First Ashes Test, Brisbane: England 260 & 19-0 v Australia 481 (day three, stumps) Dates: 25-29 November Day four resumes: 2348 GMT Coverage: Listen live to Test Match Special on BBC 5 live sports extra, Radio 4 LW and online (UK only). Watch live on Sky Sports 1, highlights on ITV 4 Match scorecard
Hussey and Haddin's stand was a record in Gabba Test matches
By Oliver Brett
Mike Hussey and Brad Haddin produced a record stand as England suffered on day three of the first Ashes Test.
Hussey (195) and Haddin (136) put on 307, a record for Tests at the Gabba, before England finally ended their mammoth sixth-wicket stand after tea.
The tourists had toiled for much of the day after early misfortune but Steven Finn took 6-125 on his Ashes debut to finally dismiss Australia for 481.
England then reached 19-0 in their second innings, still trailing by 202.
It was an encouraging return for Finn, the 21-year-old gentle giant of England's attack, but four of those wickets came long after Australia had put themselves in a position from which they will expect to win the match.
Australia dominate third day in Brisbane
England's batsmen will have to produce something extra special over the final two days in Brisbane to avoid defeat, and captain Andrew Strauss, on a pair after a first-innings duck, almost fell first ball when shouldering arms to Ben Hilfenhaus.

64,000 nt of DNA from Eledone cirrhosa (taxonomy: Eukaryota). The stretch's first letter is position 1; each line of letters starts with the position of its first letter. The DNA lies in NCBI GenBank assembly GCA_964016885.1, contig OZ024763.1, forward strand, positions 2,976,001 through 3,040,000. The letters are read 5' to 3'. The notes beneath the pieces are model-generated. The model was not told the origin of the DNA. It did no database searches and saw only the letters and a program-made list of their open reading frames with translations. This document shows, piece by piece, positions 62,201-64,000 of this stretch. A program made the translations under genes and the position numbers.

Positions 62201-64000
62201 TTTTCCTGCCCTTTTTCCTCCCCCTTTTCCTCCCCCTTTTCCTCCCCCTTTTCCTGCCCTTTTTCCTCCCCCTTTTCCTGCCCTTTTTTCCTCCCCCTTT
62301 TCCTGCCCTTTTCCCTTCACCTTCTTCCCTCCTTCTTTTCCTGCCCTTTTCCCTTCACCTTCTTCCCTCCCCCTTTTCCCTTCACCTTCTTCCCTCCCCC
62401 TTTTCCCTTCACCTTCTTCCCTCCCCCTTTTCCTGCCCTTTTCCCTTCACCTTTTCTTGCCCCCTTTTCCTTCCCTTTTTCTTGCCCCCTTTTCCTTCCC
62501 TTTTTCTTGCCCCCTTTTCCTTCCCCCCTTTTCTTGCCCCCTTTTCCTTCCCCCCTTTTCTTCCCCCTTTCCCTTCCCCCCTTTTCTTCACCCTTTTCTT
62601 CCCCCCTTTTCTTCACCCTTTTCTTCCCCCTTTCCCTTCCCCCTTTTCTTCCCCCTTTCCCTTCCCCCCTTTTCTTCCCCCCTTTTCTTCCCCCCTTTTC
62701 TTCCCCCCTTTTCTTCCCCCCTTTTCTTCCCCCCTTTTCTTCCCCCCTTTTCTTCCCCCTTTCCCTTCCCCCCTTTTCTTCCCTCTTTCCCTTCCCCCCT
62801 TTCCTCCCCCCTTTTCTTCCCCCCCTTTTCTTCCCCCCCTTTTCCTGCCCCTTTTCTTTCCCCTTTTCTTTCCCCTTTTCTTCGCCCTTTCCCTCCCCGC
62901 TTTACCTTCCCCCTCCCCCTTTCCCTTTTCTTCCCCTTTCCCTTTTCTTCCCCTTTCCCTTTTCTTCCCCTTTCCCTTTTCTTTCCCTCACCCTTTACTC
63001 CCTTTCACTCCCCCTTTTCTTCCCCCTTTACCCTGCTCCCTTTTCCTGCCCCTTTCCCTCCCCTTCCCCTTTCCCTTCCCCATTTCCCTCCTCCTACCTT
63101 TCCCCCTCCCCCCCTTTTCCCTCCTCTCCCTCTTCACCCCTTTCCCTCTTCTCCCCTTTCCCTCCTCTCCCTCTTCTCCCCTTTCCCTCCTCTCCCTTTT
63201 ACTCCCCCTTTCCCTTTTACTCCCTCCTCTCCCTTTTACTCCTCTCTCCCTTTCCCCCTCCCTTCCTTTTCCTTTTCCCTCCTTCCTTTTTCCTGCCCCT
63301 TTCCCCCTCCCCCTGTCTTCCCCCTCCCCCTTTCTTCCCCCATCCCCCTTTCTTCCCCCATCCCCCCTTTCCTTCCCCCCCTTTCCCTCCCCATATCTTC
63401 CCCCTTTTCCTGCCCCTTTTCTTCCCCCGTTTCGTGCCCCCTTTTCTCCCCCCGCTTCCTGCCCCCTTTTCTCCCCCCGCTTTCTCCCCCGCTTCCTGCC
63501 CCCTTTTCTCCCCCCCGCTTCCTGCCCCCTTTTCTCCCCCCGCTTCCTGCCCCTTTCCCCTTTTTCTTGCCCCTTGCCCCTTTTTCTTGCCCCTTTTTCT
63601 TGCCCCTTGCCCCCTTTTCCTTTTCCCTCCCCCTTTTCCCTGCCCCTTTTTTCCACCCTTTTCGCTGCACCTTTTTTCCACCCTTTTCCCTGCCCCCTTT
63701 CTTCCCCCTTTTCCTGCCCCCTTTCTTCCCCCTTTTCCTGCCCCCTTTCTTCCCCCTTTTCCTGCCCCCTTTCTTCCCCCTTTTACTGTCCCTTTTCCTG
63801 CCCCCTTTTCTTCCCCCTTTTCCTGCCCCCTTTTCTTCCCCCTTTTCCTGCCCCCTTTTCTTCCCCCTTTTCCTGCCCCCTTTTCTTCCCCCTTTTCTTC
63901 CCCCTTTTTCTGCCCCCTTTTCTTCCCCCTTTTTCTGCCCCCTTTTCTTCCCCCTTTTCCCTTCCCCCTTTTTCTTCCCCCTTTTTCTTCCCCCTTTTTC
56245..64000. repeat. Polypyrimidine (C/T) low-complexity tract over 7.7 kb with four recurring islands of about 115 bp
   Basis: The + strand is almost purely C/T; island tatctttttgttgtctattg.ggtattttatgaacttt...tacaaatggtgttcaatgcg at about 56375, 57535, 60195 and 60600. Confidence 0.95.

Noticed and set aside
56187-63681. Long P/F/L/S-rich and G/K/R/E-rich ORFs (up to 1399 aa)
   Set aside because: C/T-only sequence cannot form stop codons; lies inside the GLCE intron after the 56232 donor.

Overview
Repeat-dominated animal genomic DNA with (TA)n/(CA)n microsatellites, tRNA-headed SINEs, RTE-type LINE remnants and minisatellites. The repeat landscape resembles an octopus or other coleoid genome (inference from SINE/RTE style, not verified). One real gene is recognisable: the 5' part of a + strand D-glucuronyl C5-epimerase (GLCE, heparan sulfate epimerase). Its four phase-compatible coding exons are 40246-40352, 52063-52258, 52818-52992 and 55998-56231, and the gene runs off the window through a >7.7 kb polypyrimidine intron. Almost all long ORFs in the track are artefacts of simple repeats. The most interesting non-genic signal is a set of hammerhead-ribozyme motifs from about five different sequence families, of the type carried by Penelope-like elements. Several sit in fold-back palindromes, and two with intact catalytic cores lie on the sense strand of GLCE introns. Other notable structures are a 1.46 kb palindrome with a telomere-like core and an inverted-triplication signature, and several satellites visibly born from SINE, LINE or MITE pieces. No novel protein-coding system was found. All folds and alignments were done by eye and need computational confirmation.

Ricky Ponting called for a review when umpire Aleem Dar rejected the lbw appeal, but to the relief of the shell-shocked England fans replays showed the ball would have passed narrowly over the stumps.
Alastair Cook also survived an lbw shout, from Australia's day one hero Peter Siddle, and England will hope batting on Sunday is an easier prospect against the older ball.
Finn enjoyed late success - after the damage had been done
The day revolved around Hussey and Haddin, who joined forces before tea on day two, with Australia on 143-5 and having lost four wickets in a 90-minute period.
At that point England's first innings 260 looked adequate, and they even looked a decent bet to hold a narrow lead in what was poised to be a low-scoring contest.
But, having already eased Australia's worries by taking the score to 220-5 by the end of Friday, the duo produced an exhibition of fine batsmanship allied to supreme concentration to produce the highest partnership in a Gabba Test match.
It was also the fifth best for the sixth wicket in any Test, clocking in 39 runs behind Don Bradman and Jack Fingleton at Melbourne in 1937.
There was one significant hurdle they had to overcome in the morning: the second new ball which was available - and taken - straight away at the earlier local start time of 0930.
With limited support from the inconsistent Stuart Broad and Finn, who was flattered by his final figures, James Anderson bowled brilliantly at Hussey but without a shred of luck.
In the third over, the left-hander was given out lbw by umpire Dar, but Hussey was quick to call for the review and was reprieved.